The Last Runaway

  4W, 4H audio

Chevalier, Tracy, (c. 2013). The Last Runaway.  Penguin Audio. 8 discs (10 hours) , $32.99   Read by Kate Reading.

ISBN:  9781611761412

Reviews

The Guardian, Oprah.com

Annotation:

Immigrating to America in 1850, Honor moves into pre-Civil War Ohio where she must establish roots while not losing her sense of self.

Summary:  

Honor Bright travels with her sister from England to help her get settled with her new husband in Ohio.  It’s 1850 in America and Honor, a young, quiet Quaker woman, finds herself stranded in this foreign land when her sister dies on the journey.  Befriended by a milliner, Honor’s sewing skills help Belle with her business until Honor must leave to settle with a Quaker family in the neighboring town of Faithwell.  But Belle’s brother, Donovan, has taken an interest in Hope which does not bode well for Belle’s other business, that of helping free slaves through the underground railroad.  Donovan is a slave hunter and a good one at that.  His unwanted attention raises questions in Faithwell and puts Honor in a precarious position with her new family.

But Honor is true to her faith.  She understands the danger involved yet she becomes part of the underground railroad, helping slaves on their journey to freedom.  As she tries to fit in with her American family and avoid Donovan and his baffling appeal, Honor strives to do what is best until she is pushed too far and she can no longer distinguish between right and wrong.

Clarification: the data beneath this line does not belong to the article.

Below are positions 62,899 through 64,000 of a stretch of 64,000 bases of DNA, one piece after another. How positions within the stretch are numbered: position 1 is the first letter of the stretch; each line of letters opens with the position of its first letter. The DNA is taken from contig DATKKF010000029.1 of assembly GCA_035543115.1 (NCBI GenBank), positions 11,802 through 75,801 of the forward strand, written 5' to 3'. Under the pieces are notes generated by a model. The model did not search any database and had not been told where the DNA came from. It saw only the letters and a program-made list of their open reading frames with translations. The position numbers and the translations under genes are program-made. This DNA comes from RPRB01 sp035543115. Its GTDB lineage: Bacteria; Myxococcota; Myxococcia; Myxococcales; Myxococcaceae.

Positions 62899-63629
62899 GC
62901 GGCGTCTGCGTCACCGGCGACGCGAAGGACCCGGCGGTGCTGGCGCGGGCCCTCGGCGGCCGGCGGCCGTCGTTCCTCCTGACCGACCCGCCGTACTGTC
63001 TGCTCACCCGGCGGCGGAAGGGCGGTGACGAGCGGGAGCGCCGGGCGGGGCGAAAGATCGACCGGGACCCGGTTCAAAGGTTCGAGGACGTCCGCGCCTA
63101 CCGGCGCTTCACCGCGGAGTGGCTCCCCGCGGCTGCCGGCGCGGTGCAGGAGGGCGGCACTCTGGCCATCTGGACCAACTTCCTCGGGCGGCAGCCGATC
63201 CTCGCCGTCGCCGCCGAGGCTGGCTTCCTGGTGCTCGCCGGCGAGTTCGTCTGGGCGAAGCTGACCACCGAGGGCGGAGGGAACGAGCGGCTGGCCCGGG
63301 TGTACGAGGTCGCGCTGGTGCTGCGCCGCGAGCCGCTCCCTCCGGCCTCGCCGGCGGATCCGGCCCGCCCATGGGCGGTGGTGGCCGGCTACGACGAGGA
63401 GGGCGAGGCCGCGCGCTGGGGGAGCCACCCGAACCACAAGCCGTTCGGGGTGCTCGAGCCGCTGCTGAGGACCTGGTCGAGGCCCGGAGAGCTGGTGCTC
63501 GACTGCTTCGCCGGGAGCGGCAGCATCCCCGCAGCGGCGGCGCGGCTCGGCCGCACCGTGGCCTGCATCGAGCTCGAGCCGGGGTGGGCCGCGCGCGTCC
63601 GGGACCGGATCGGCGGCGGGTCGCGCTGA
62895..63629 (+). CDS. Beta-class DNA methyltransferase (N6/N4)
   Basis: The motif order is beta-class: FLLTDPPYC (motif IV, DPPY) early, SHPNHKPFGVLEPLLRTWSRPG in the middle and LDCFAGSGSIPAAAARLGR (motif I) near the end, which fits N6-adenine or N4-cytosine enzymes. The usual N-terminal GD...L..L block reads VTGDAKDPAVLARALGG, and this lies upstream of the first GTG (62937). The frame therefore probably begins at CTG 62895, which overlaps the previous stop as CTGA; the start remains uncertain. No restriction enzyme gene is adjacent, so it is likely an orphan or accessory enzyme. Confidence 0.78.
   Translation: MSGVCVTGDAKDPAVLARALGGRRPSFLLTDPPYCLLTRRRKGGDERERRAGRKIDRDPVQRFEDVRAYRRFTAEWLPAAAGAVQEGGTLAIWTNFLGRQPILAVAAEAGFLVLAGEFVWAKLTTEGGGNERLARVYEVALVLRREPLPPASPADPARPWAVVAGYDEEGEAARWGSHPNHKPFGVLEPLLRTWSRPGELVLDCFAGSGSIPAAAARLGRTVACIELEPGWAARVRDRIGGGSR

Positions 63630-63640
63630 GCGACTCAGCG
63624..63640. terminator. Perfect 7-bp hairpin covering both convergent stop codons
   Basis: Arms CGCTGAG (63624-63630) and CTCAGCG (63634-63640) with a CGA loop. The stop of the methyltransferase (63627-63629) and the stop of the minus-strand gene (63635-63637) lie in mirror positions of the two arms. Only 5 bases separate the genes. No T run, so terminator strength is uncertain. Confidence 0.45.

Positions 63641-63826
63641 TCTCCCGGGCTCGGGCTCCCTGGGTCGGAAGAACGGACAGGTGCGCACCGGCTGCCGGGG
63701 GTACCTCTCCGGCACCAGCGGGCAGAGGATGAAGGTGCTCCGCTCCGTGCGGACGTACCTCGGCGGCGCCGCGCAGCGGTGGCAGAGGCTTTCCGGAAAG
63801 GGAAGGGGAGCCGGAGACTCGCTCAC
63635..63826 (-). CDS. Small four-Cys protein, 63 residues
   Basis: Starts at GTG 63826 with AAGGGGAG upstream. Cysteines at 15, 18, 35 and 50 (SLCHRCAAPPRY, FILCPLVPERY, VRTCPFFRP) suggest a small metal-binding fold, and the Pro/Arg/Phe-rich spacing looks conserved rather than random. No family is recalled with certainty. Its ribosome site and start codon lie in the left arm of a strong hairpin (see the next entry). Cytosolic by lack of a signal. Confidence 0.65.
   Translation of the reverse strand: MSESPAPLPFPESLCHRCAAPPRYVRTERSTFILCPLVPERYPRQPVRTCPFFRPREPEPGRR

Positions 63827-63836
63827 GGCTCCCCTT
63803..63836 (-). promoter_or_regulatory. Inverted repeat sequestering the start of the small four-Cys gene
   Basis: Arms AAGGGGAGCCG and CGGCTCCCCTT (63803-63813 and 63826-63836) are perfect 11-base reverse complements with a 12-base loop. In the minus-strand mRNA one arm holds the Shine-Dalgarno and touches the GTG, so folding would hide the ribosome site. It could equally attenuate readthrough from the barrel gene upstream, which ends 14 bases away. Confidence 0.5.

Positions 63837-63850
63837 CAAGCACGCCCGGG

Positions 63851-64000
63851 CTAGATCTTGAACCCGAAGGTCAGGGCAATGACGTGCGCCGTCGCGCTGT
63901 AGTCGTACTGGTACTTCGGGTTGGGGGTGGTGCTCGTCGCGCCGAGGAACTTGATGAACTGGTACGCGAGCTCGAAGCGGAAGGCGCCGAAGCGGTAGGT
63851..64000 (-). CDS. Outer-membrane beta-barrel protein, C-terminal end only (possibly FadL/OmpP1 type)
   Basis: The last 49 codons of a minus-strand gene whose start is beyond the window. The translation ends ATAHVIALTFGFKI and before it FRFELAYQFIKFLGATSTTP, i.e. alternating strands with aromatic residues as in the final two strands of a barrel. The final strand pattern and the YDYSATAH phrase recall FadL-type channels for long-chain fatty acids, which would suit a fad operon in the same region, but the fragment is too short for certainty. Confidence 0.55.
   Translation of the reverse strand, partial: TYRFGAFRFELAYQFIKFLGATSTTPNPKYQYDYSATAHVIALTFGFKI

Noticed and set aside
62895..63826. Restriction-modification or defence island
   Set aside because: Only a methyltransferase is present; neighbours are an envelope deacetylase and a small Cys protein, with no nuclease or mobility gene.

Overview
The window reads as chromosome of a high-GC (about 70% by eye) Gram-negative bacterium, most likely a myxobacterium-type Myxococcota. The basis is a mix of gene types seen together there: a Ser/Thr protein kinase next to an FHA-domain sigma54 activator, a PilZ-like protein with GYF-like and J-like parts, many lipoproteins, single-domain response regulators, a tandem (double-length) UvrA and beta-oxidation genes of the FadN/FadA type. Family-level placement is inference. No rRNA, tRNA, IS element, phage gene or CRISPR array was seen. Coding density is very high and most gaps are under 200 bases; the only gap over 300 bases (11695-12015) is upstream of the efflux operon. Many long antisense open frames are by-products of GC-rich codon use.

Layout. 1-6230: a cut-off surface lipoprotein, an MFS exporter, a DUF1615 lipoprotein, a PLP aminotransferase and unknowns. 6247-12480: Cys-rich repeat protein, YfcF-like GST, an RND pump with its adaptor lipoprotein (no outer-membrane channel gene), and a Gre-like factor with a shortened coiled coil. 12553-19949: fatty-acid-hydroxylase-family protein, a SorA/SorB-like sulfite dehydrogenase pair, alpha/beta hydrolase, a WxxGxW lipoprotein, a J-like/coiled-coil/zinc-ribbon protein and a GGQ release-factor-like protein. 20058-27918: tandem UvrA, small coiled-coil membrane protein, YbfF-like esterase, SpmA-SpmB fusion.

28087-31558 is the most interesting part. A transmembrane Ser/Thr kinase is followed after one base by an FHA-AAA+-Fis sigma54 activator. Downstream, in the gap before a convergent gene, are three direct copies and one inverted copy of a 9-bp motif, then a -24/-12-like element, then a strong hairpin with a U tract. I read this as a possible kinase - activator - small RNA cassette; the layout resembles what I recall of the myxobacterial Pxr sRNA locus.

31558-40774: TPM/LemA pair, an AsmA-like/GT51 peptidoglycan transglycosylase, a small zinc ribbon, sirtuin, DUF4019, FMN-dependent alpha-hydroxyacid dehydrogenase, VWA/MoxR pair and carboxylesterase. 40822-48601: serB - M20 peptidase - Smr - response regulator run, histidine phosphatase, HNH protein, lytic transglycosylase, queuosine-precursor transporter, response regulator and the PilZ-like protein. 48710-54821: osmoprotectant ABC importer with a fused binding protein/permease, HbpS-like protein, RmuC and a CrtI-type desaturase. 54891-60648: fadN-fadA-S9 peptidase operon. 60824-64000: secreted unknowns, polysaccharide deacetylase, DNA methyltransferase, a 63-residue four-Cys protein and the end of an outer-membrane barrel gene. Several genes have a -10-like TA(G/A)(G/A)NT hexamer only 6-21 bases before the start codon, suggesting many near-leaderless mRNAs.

Evaluation:

Beautifully written, Chevalier creates a story that captures an element of american history from the perspective of a reluctant immigrant who sees America and its challenges with fresh eyes.  The struggles of the “slave issue” in the free state of Ohio are just as intense as elsewhere with Honor’s character having to battle with the moral ambiguity of helping to free innocent people and protecting her own family.  A great work of historical fiction. brought to life with the reading  by Kate Reading whose different voices, inflections and accents created a vivid picture of life in America as seen through the eyes of Chevalier’s characters.

Genre/Subgenre:

Historical Fiction

Readalikes:

The Rebellion of Jane Clarke by Sally Gunning.  The Invention of Wings by Sue Monk Kidd

Book Discussion Questions:

Quilting is significant to the main character.  How does it enhance the story?

Which character(s) would you have liked to see more developed?

How is Honor “flawed”?  Are there aspects about her character that you find difficult to comprehend?

Reasons for selection:

This book was chosen for one of our class’s book discussion selections.  I listened to it thinking that I might not be able to get into it by reading the print version due to the pace of the story (an assumption).  I thoroughly enjoyed listening to it and found myself intrigued by the story and wondering how Chevalier was going to effectively bring all the pieces together.